ECON 1110 Lecture Notes 8
ECON 1110 Intermediate Macroeconomics
James R. Maloy
Spring 2011
Lecture Notes for Topic 8: Keynesian Macroeconomics (IV)
Readings: Froyen Chapter 8 (8
th
Ed. Ch. 9)
I.
The Keynesian View of Prices
We have seen that the intersection of IS and LM give the level of aggregate
demand, but until this point we have assumed that the price level was fixed, and that
whatever quantity was demanded could be provided at that given price level.
At the time
of Keynes'
General Theory
(1936) it was not an unacceptable argument—during the
Great Depression output was so low and resources so underutilised that any increase in
demand could probably be met without triggering inflation, which is often the result of
high demand putting pressure on scarce resources (demandpull inflation).
Keynes had several rationales to explain sticky prices.
One was the idea of
menu
costs
.
There are administrative costs associated with a change in prices, such as changing
signs and printing new menus.
These can discourage sellers from rapidly changing
prices.
Another explanation could be
customer relationships
.
For example, in 1995
France raised VAT (value added tax; i.e. sales tax) by 2%.
However, to attract customers
and maintain a good relationship with existing customers, many stores chose to absorb
the increase and still sell for the same VATinclusive price.
Furthermore,
contracts
can
bind a company into selling something for a certain price for a certain time frame, thus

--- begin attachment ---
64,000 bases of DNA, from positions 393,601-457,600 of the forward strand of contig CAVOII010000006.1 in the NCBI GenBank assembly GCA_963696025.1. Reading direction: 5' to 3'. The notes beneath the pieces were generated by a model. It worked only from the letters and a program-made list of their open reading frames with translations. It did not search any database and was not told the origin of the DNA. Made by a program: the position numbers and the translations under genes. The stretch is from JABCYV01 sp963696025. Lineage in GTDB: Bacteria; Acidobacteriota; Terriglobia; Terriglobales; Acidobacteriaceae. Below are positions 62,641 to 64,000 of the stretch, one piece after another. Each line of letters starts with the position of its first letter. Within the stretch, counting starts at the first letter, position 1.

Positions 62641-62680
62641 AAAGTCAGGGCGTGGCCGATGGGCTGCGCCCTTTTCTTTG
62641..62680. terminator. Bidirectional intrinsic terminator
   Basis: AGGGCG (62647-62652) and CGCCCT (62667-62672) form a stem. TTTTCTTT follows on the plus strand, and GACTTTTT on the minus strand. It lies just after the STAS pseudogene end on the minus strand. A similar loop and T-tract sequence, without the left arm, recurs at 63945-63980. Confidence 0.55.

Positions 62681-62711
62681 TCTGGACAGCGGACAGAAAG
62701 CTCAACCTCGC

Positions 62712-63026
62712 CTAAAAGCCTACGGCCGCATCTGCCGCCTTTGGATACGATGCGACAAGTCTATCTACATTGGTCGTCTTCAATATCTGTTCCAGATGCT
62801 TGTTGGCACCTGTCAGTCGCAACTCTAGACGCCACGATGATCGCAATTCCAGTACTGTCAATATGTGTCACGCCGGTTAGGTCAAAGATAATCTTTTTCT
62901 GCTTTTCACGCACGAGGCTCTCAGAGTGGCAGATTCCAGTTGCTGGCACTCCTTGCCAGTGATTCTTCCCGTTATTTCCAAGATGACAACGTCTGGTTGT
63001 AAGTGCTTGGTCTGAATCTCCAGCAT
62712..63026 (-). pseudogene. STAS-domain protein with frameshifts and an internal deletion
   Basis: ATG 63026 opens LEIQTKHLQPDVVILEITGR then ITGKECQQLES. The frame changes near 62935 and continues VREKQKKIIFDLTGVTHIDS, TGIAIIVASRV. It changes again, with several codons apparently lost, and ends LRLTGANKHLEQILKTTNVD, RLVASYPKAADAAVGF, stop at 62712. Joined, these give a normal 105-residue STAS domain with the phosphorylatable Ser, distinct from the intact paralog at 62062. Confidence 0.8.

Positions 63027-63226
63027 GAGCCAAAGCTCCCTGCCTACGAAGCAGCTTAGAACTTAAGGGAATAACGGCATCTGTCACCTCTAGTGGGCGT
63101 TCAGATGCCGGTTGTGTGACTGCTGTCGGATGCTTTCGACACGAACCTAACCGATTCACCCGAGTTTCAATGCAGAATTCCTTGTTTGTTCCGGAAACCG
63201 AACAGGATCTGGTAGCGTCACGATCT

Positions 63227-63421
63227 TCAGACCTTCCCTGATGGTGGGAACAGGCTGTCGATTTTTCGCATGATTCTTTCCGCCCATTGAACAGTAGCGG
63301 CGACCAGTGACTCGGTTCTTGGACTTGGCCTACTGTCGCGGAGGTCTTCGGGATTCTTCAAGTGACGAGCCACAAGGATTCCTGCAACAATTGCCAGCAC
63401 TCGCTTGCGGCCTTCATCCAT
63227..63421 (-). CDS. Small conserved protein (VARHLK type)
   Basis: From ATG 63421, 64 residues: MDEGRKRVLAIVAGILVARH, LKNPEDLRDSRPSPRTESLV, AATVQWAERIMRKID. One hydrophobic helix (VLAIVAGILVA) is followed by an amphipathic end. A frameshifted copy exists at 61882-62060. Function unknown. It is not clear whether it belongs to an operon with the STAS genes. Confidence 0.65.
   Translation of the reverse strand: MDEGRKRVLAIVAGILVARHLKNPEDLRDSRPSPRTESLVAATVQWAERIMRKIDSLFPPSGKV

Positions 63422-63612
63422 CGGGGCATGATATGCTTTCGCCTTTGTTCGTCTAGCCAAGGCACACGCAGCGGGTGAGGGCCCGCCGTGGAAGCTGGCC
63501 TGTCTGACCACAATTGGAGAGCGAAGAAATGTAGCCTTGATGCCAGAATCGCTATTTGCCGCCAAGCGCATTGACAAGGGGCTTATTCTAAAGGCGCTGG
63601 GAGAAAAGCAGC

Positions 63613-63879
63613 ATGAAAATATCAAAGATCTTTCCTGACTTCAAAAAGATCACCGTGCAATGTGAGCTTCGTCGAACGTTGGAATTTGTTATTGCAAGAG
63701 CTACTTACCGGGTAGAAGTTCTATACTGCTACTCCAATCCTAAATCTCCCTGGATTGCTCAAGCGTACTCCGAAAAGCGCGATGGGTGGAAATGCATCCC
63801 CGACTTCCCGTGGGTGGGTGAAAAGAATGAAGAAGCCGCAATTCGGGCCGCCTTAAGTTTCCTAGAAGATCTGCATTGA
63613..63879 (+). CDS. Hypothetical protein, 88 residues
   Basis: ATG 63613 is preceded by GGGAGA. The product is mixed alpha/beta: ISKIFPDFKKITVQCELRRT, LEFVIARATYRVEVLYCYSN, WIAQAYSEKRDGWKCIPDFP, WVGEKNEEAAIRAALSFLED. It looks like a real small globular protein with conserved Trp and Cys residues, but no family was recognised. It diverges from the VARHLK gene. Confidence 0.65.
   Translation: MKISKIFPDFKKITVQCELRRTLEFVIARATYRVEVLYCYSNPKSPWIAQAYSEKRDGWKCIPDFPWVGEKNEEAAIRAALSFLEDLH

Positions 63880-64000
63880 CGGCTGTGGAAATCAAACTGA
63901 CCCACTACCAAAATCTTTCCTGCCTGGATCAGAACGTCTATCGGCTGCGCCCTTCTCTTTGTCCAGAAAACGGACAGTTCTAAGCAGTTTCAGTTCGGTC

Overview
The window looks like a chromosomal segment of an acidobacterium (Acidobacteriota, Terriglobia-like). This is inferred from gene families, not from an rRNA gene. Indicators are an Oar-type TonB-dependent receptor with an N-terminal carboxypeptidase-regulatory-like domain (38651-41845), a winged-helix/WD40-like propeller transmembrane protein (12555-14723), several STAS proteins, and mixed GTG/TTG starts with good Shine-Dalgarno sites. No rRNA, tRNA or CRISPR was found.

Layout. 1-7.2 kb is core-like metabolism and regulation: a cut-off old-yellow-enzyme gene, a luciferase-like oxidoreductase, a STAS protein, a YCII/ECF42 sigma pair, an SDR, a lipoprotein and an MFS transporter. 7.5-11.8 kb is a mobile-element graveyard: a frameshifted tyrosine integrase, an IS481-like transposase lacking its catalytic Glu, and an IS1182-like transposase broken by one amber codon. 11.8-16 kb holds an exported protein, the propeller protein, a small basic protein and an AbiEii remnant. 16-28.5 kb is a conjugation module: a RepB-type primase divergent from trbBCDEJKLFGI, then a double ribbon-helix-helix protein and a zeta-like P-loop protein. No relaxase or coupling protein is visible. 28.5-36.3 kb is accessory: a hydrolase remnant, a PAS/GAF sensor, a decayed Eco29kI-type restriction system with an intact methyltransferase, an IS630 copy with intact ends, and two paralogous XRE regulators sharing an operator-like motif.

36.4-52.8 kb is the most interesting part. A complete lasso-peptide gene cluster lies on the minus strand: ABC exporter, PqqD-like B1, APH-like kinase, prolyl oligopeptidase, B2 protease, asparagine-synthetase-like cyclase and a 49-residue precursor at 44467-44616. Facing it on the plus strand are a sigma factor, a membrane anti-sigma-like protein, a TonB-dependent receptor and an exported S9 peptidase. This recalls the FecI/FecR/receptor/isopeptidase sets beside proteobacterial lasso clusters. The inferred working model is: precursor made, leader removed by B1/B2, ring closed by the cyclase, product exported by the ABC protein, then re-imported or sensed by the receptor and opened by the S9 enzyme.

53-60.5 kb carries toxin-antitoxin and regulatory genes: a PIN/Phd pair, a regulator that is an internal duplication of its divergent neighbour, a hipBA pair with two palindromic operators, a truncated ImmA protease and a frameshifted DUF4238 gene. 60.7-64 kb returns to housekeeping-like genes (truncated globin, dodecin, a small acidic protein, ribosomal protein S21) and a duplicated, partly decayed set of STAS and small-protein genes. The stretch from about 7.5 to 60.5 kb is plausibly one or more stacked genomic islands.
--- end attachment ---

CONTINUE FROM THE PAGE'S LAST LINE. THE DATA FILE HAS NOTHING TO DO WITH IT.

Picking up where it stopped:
making prices rigid.
However, anyone can see from everyday life that the assumption of completely
fixed prices in generally unreasonable in normal times.
An increase in demand under a
full employment situation will put more pressure on scarce resources (including workers),
and will therefore drive up price levels.
In order to get a better picture of an economy
with variable prices, we need to derive Keynesian aggregate demand and aggregate
supply curves, which will demonstrate the relationship between output and prices.
1
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ECON 1110 Lecture Notes 8
II.
The Keynesian Aggregate Demand Curve
We have spent considerable time in previous weeks discussing the factors that
determine aggregate demand in the Keynesian system.
These factors are, namely, the
ones that determine the IS and LM curves and the interest rate and income level at which
the money market and goods market are simultaneously in equilibrium.
Since the
intersection of IS and LM gives the level of AD (which we , in order to derive the
aggregate demand curve, it is necessary to see how a change in prices will affect the
real
variables in the ISLM model.
The IS curve is given by:
I
(
r
) +
G
=
S
(
Y
) +
T
Government spending and taxes are set by the government in real terms, and a change in
the price level will not affect their real values.
Investment is given in real terms—the real
level of investment depends on the interest rate, so for any given interest rate real
investment will be the same.
Likewise, real savings depends on real income, and the
level of real savings is therefore not directly dependent on the price level.
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 Spring '08
 TedLochTemzelides
 Macroeconomics, Inflation, Supply And Demand, price level, Keynes

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